China Payment Survey 2019: Longer delays as growth falters
2018 proved to be a relatively challenging year for China. Growth slowed to 6.6% and is expected to decline further in 2019 (6.2%, according to Coface forecasts). As a result, 59% of the 1500 Chinese companies that participated in Coface’s survey believe the economy will not improve in 2019, the worst since 2003. The situation relating to payment delays also deteriorated. 62% of companies in China experienced payment delays in 2018, with 40% of respondents reporting that they recorded an increase in payment delays, much higher than the 29% registered in 2017.
59% of Chinese companies believe the economy will not improve in 2019, the worst since 2003
The Chinese economy experienced some headwinds in 2018. Slower economic growth had implications on Chinese companies. For instance, the amount of corporate bond defaults quadrupled, reaching USD 16 billion, while the number of bankruptcy cases settled through the Supreme Court of the People’s Republic of China spiked to 6,646.
These pressures should be understood in the context of deleveraging efforts during the first half of 2018, which led to tighter liquidity conditions. This coincided with an escalation of trade tensions between the United States and China, which eroded consumer sentiment, in turn resulting in weaker domestic consumption. Reflecting these adverse conditions, a majority of respondents believe that it is unlikely that growth will improve in 2019 (59% vs. 33% a year ago). This is the first time that this has happened since Coface started conducting China payment surveys in 2003.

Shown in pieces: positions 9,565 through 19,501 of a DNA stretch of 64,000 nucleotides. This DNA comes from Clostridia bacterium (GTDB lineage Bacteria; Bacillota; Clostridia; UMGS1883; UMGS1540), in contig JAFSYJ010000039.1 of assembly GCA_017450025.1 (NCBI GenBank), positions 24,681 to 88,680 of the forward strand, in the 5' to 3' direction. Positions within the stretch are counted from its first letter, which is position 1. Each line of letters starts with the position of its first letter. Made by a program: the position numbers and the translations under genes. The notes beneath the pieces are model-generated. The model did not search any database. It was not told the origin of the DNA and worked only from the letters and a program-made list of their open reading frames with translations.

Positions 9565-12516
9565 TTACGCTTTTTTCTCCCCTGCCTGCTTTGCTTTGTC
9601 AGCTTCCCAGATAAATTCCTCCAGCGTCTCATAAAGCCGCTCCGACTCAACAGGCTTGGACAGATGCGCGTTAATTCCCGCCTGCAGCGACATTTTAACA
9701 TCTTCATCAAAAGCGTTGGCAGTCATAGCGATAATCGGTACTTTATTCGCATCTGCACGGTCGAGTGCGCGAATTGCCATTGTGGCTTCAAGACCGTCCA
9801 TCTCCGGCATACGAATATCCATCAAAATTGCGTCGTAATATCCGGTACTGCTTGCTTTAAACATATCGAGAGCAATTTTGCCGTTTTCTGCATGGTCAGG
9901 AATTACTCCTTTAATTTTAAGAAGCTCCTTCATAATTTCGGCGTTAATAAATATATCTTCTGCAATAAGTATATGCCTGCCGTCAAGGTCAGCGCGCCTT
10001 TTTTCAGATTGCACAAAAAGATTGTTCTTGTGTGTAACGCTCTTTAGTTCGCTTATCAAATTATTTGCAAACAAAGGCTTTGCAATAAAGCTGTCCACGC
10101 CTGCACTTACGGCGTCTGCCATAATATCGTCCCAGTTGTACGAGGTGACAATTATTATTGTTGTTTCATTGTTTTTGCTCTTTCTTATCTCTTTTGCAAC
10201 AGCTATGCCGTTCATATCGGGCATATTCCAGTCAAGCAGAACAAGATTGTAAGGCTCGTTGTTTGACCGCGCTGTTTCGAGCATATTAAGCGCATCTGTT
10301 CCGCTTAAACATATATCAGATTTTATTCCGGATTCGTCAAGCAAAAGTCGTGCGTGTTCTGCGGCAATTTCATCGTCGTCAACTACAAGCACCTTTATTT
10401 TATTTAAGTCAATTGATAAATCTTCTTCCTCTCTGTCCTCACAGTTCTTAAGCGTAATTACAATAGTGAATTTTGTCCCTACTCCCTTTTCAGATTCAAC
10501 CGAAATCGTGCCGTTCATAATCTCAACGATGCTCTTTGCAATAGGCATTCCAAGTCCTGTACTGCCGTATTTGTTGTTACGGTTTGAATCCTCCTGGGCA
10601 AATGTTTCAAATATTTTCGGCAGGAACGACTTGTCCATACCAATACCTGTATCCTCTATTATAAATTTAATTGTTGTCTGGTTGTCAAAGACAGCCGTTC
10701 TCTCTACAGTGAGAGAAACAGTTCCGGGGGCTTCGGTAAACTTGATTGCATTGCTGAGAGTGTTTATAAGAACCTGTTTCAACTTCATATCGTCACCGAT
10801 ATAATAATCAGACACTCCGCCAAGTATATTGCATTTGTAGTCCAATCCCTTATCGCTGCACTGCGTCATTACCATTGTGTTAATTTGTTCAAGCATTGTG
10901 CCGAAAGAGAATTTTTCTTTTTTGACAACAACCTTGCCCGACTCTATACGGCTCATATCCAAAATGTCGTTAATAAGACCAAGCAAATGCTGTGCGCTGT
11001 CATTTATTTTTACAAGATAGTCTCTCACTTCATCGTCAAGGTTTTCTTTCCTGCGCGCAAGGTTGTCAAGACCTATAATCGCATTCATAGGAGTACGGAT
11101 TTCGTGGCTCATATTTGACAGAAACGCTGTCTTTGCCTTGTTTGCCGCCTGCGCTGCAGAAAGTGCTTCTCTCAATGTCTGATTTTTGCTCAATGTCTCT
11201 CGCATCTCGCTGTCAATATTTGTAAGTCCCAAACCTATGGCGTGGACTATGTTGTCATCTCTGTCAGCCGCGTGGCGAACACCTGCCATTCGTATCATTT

Chinese companies have resorted to using longer payment terms to sustain business levels. Average payment terms increased to 86 days in 2018, up from 76 days in 2017 and in line with a trend that began in 2015, with terms being longest for the automotive and transportation sectors, followed by construction and energy.
Corporate payment behaviour deteriorated: construction, automotive and ICT most at risk
Payment delays also deteriorated in 2018: 62% of companies experienced payment delays in 2018, with 40% reporting that they recorded an increase in 2018, much higher than the 29% registered in 2017. More worryingly, the proportion of respondents experiencing ultra-long payment delays (more than 180 days) exceeding 2% of their annual turnover increased to 55% in 2018 from 47% in 2017. In Coface’s experience, 80% of ultra-long payment delays are never paid. When these constitute more than 2% of annual turnover, a company’s cash flow may be at risk.
Additionally, on the high-risk end of the spectrum, the largest proportion of respondents experiencing ultra-long payment delays exceeding 10% of their annual turnover was in the construction sector (28%), followed by automotive (27%) and information & communication technologies (25%). The pharmaceutical sector recorded the lowest proportion (7%), ahead of the agri-food sector (12%). To further aggravate matters, almost 60% of respondents admitted to using banker acceptance drafts and/or commercial acceptance drafts in place of cash for payments. These represent hidden cash flow risks, which may prove problematic as growth continues to slow in 2019.
“After a period of buoyant growth, it seems that unavoidable structural headwinds are finally catching up with China’s economy,” explains Carlos Casanova, Coface’s Economist for the Asia Pacific Region. “The results of our survey of 1500 Chinese companies confirm that payment behaviors have deteriorated as a result of tighter liquidity and fierce competition, squeezing profit margins. As economic growth slows further, risks will intensify in sectors where a large proportion of companies struggle with cash flows and stress in debt service.”
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